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Writer Asks Queens Residents to Type Line of Poetry for Art Project

By DNAinfo Staff on June 6, 2013 7:21am

 Newtown Literary's Gabriel Cabrera is going around Queens having residents contribute to a massive poem.
Traveling Typewriter
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By Cesar Bustamante

DNAinfo.com New York

NEW YORK CITY — This might be a keystroke of genius.

A Queens writer is trekking across the borough asking random people on the street, outside stores and inside colleges to jot down a line of poetry using a manual typewriter as part of a quest for a borough-wide epic.

Gabriel Cabrera's “Traveling Typewriter” project aims to publish a collaborative poem as an e-book or chapbook, bringing together the myriad voices in Queens.

“I didn’t have this growing up. I didn’t have relationship with a lot of other writers growing up with Queens,” said Cabrera, 27, the poetry editor at the new Queens literary magazine Newtown Literary. “That’s what I hope to get from this project. To get people to write and to bring everyone together.”

 Gabriel Cabrera, the poetry editor at Newtown Literary, is taking a manual typewriter around Queens to collect a line of poetry from residents for the Traveling Typewriter project.
Gabriel Cabrera, the poetry editor at Newtown Literary, is taking a manual typewriter around Queens to collect a line of poetry from residents for the Traveling Typewriter project.
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DNAinfo/Cesar Bustamante

The project was originally part of the “Queens Writes!” event, a borough-wide event in mid-April designed to raise money for Newtown Literary, a semi-annual journal featuring fiction, essays and poetry.

After talking to his mentor, LaGuardia Community College professor Kristin Gallagher, Cabrera decided to do something experimental.

Instead of setting up a single writing session in one specific spot, the Queens College MFA student decided to travel across the borough with a typewriter and give everyone an opportunity to write and be published.

To do this, he bought a tangerine-colored Smith Corona Super G manual typewriter from Etsy.com, which has stripes like a racecar.

“It’s nothing I’ve seen in my generation,” he said. “This one, you really are in tune with it. You and the typewriter. Your fingers get dirty with the ribbon. You’re able to be one with the typewriter as lame as that sounds."

For Cabrera, who did his undergraduate studies at Queens and Hunter colleges, interactions with the participants have been one of the best parts.

The poem, now over 100 lines and growing, has a diverse group of contributors from high-school students to award-winning poets, an MTA worker, nurses and a man writing a book on Native-American hair.

One woman, Leona Godin, who is blind, wrote: "They say that love is blind but I had the opposite experience."

Others seem lighthearted.

"This is just not real life, you plus me equals pooping happily," one reads.

And another says: "Happiness is like a bunch of skittles in the palm of my hand leaving colorful stains behind…"

He saw older people nostalgic about getting to use a manual typewriter again and younger people enjoying typing on one for the first time. Regardless of age, people tended to react the same way when they decide to get in front of the typewriter.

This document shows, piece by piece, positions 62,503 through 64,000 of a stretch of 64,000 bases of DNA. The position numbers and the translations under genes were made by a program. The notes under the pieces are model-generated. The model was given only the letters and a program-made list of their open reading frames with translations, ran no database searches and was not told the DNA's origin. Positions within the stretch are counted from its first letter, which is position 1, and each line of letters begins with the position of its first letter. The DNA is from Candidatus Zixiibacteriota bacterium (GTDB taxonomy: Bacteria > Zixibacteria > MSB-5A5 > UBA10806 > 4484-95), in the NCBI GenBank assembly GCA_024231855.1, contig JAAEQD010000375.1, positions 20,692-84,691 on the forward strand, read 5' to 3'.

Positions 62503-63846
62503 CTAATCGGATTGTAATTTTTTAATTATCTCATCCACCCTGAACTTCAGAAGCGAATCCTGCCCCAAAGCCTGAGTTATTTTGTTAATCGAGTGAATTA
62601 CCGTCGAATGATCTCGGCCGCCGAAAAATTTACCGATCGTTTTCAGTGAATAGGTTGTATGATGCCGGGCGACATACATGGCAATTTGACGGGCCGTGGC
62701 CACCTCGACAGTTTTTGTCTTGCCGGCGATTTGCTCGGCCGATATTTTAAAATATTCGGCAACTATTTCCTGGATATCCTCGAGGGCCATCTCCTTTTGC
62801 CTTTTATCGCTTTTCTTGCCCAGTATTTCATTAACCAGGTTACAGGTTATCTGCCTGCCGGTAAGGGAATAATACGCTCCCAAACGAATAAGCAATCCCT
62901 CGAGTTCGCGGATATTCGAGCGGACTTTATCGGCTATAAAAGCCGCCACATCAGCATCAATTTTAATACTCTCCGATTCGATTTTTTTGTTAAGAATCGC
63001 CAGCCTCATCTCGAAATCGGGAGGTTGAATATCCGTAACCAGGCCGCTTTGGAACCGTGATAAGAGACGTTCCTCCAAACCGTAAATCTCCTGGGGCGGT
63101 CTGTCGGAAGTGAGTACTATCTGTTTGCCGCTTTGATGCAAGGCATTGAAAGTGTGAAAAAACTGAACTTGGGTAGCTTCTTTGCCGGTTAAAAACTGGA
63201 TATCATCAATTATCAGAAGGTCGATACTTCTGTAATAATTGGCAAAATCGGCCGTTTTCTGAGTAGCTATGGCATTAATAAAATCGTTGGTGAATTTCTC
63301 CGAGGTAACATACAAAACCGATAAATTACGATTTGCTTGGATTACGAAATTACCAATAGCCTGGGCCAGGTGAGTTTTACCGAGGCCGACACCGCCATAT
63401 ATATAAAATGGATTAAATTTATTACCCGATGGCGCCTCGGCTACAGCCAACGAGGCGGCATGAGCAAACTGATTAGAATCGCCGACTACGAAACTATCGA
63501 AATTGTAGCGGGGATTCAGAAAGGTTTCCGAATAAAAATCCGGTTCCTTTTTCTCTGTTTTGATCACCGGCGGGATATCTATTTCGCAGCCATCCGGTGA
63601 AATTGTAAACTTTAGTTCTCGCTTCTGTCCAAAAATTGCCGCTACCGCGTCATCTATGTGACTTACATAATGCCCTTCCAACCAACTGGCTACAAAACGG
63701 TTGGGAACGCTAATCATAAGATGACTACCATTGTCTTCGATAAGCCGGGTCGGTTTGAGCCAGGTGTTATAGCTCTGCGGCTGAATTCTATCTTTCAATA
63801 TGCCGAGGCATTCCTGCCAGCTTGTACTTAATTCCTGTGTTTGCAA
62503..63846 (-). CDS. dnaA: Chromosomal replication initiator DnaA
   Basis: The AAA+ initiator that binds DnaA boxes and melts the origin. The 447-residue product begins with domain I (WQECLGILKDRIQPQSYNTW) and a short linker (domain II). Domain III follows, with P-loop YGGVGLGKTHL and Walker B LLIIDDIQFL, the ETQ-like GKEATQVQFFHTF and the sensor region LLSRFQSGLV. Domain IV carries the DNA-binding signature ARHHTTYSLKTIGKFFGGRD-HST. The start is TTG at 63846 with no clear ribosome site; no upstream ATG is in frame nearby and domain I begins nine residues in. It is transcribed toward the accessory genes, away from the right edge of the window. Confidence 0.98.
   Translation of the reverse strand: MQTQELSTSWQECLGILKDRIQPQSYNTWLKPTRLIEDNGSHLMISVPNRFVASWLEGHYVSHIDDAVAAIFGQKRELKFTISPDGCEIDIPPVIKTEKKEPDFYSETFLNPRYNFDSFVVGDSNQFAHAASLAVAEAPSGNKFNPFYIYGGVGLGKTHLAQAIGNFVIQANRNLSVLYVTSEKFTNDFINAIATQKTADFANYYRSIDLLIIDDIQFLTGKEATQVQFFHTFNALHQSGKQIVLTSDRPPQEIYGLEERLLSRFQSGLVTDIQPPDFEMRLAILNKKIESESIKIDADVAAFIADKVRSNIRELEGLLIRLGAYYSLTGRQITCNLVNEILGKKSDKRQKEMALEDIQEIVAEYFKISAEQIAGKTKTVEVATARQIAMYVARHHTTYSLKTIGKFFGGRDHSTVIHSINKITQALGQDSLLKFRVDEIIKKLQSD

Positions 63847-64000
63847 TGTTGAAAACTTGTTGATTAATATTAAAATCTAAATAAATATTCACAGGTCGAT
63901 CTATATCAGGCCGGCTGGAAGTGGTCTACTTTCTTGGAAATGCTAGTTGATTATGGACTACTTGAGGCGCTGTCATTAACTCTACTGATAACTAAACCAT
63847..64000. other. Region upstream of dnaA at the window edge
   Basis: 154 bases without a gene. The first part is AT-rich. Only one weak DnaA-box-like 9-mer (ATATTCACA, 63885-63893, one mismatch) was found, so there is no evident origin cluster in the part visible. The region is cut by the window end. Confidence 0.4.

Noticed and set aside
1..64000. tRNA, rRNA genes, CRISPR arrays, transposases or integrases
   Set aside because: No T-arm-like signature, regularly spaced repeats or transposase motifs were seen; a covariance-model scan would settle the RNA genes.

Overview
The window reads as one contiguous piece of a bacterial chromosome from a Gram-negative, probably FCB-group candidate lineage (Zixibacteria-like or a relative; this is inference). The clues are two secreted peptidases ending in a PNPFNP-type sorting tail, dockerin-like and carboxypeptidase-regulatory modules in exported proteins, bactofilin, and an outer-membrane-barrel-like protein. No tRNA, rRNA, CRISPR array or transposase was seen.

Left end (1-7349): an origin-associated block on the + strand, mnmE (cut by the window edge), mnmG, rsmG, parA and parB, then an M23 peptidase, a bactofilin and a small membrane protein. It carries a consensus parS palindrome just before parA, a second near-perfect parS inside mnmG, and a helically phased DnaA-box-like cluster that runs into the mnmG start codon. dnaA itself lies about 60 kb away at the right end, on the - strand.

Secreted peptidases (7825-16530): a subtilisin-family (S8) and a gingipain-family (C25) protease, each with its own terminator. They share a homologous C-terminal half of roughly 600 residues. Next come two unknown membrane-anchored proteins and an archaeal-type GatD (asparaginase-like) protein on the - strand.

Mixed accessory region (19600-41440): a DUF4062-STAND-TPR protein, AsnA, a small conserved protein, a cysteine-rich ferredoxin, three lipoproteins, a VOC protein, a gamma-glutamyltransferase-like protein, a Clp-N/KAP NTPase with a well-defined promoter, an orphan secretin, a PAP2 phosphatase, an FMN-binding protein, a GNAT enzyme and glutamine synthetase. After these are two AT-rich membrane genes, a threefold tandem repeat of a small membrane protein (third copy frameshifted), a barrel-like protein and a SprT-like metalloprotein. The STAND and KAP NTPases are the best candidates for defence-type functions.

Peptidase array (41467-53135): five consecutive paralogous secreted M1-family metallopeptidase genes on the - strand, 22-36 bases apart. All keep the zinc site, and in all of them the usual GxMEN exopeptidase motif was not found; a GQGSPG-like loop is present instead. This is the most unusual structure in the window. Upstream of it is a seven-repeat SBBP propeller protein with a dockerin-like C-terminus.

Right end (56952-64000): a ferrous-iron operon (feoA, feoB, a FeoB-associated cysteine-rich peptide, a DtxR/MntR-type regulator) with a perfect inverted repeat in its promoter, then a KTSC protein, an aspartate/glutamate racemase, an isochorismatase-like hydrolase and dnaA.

“They sit down. They contemplate for a little while. They smile at their brilliance and start typing away. It’s a really great thing to see writers at work,” he said.

In one case in Astoria in April, Cabrera was ready to pack up his vintage manual typewriter and go to another site when a group of high-school students hurried his way. After seeing the typewriter, each one wanted to get a chance to type a line on it.

“They were really into it. They love the idea of just taking out all the other distractions when you’re sitting down and typing. There is no way to go to like Google in between typing,” he said. “They were like, ‘Oh, where can we get one of these?’”

Originally the “Traveling Typewriter” was supposed to last for only a week but it proved be so popular that Cabrera and Tim Fredrick, the Newtown Literary’s chief editor, decided to continue the project.

“[Gabriel] was getting invites to places and it seemed like there was a lot of interest in the borough, so we decided that the Traveling Typewriter should continue its journey,” wrote Fredrick in an email.

Tyler Rivenbark, a Queens College adjunct lecturer, asked Cabrera to bring the typewriter to his classroom so that his students could have an opportunity to participate.

“Writing became active and participatory for the students in a way I don't think it had until then,” Rivenbark wrote in an email. “And that's exactly what writing should be: active and participatory.”

The “Traveling Typewriter” next stop is at the launch for the second issue of Newtown Literary at Odradek’s Café on June 6. You can follow Cabrera's twitter account, @GabesTypewriter, to find out where he’ll be next or reach out to contribute a line to the poem.

Cabrera said he hasn't decided when he will stop accepting contributions, but he wouldn’t mind continuing the project for a long time.

“It taught me that if you're doing something you love, something you're passionate about, people are going to feel that," he said. "People are going to be receptive to that and they’re also going to want to share in that joy and that experience of what you’re doing."